• Nonfarm payrolls increased 315 thousand while the unemployment rate rose two-tenths to 3.7%. Expectations were for 298 thousand new jobs, so the actual increase was just above expectations but trailed July’s 526 thousand new jobs. The largest gains came in healthcare, professional and business services, and retail trade. The moderation in job gains will be applauded at the Fed but they will expect those gains to slow even more in coming months as the rate hikes take hold in the economy.


  • Wage growth slowed a bit from July which will also be good news at the Fed which is looking to avoid a wage-price spiral.  Average hourly earnings rose 0.3% for the month, missing the 0.4% expectation, and below the July gain of 0.5%. The year-over-year pace of wage gains was 5.2% vs. 5.3% expected and matching July’s 5.2% increase. That’s the third straight month at 5.2% so some plateauing in wage gains appears to be happening.


  • Another indicator the Fed will like is the three-tenth increase in the Labor Force Participation Rate. It rose to 62.4% from 62.1% as 783 thousand people entered the labor force. Expectations were for it to lift a tenth to 62.2%. The pre-pandemic participation level was 63.4%, so the damage from the pandemic looks to be a long-term issue for the labor market, but the three-tenths increase for August will cheer the Fed which is looking to see wage gains slow, and an expanding labor force will help do that.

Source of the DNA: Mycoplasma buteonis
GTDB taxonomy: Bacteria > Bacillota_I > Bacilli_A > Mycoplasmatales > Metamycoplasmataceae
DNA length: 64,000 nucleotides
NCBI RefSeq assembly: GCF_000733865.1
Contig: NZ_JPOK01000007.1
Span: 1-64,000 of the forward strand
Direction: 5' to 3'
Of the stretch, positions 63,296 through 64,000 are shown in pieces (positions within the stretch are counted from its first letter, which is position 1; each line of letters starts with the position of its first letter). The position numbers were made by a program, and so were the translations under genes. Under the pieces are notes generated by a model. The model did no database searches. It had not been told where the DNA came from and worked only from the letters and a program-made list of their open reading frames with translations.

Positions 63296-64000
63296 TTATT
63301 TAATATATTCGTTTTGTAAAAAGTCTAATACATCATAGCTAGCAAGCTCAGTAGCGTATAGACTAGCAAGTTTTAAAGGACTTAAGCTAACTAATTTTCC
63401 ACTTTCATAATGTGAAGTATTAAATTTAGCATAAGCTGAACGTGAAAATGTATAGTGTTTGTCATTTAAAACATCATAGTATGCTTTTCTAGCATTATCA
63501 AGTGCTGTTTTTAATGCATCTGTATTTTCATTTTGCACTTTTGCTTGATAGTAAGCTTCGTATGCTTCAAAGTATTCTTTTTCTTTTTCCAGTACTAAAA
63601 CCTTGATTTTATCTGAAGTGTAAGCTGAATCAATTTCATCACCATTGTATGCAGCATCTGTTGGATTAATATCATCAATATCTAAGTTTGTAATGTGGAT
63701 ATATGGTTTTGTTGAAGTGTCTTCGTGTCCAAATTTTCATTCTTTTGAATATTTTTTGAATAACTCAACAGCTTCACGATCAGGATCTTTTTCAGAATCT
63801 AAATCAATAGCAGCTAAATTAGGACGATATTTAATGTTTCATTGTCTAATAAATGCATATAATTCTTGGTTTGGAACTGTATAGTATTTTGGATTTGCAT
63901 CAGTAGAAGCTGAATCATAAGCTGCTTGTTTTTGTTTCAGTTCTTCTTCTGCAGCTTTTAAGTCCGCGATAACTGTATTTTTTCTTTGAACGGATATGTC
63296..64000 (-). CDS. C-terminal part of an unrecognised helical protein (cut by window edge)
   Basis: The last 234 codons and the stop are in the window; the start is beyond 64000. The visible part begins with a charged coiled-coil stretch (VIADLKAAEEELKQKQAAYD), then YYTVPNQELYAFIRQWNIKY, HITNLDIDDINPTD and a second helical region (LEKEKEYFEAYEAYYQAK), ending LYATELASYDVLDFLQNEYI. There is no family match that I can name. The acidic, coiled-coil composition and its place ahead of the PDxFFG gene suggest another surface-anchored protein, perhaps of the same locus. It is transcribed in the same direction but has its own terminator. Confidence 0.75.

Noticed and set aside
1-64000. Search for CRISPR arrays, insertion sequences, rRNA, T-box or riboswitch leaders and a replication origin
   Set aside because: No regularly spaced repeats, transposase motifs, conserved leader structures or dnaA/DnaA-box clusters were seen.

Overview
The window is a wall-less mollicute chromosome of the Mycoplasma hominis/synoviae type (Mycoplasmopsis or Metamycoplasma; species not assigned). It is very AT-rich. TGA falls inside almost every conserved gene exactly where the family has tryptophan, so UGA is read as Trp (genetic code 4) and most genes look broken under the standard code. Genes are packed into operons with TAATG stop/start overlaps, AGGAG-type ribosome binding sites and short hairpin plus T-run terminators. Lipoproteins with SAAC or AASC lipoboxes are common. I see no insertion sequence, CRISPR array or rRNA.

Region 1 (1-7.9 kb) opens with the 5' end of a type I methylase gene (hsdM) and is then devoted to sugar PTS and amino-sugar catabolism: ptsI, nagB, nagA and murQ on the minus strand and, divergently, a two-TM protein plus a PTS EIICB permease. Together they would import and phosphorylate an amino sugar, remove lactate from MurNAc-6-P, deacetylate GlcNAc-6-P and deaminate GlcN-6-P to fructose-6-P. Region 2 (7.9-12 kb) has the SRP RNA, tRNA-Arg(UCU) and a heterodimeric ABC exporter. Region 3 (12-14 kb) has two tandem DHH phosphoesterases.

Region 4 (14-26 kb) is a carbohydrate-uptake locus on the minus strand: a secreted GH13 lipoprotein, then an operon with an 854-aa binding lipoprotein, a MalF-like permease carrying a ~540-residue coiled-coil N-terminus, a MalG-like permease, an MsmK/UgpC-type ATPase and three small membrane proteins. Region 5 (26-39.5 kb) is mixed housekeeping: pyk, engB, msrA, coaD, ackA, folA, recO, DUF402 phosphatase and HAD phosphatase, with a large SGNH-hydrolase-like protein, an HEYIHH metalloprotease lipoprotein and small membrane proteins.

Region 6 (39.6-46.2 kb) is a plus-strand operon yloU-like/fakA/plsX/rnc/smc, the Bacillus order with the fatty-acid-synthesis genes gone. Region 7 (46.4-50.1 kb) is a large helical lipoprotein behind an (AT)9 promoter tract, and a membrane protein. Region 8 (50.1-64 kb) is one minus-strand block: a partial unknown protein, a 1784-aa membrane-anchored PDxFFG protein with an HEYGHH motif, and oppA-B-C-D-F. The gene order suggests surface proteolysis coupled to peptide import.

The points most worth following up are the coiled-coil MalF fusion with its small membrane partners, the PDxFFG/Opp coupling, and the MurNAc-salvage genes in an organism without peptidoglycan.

• As mentioned, the unemployment rate rose two-tenths to 3.7%, the highest level since 3.8% in February. The number of unemployed increased by 344 thousand to 6.0 million. So, of the 783 thousand new entrants to the labor market in August nearly half were still looking for a job during the mid-month survey. It wouldn’t surprise us to see the unemployment rate dip again in September as many of those new entrants eventually find employment.


  • This report could be characterized as a Goldilocks report, not too hot, not too cold. The Fed will find positives in the moderation of job gains and wage growth and will like the expanding labor force participation rate which had stalled out for several months. That should help ease labor market tightness and further moderate wage gains. All things the Fed wants to see.


  • All that said, it still leaves a 75bps hike firmly in play for September. The markets have currently priced in fed funds ending the year at 3.75% which aligns closely with recent Fed speak. The upcoming August CPI report will obviously be the key data point for the Fed’s rate decision later in the month.


    • In early trading, Treasury prices are higher on the short end of the curve (see below) as the Goldilocks read on the labor market implies a slightly less hawkish tone may be coming from the Fed, if the CPI report cooperates.


Source: Bloomberg


Agency Indications — FNMA / FHLMC Callable Rates

Maturity (yrs) 2 Year 3 Year 4 Year 5 Year 10 Year 15 Year
0.25 3.44 3.52 3.54 3.61 3.76 4.22
0.50 3.43 3.49 3.48 3.50 3.62 4.11
1.00 3.42 3.46 3.45 3.45 3.53 3.98
2.00 3.45 3.39 3.37 3.41 NA
3.00 3.33 3.35 NA
4.00 3.30 NA
5.00 3.26 NA
10.00 NA

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Published: 09/02/22 Author: Thomas R. Fitzgerald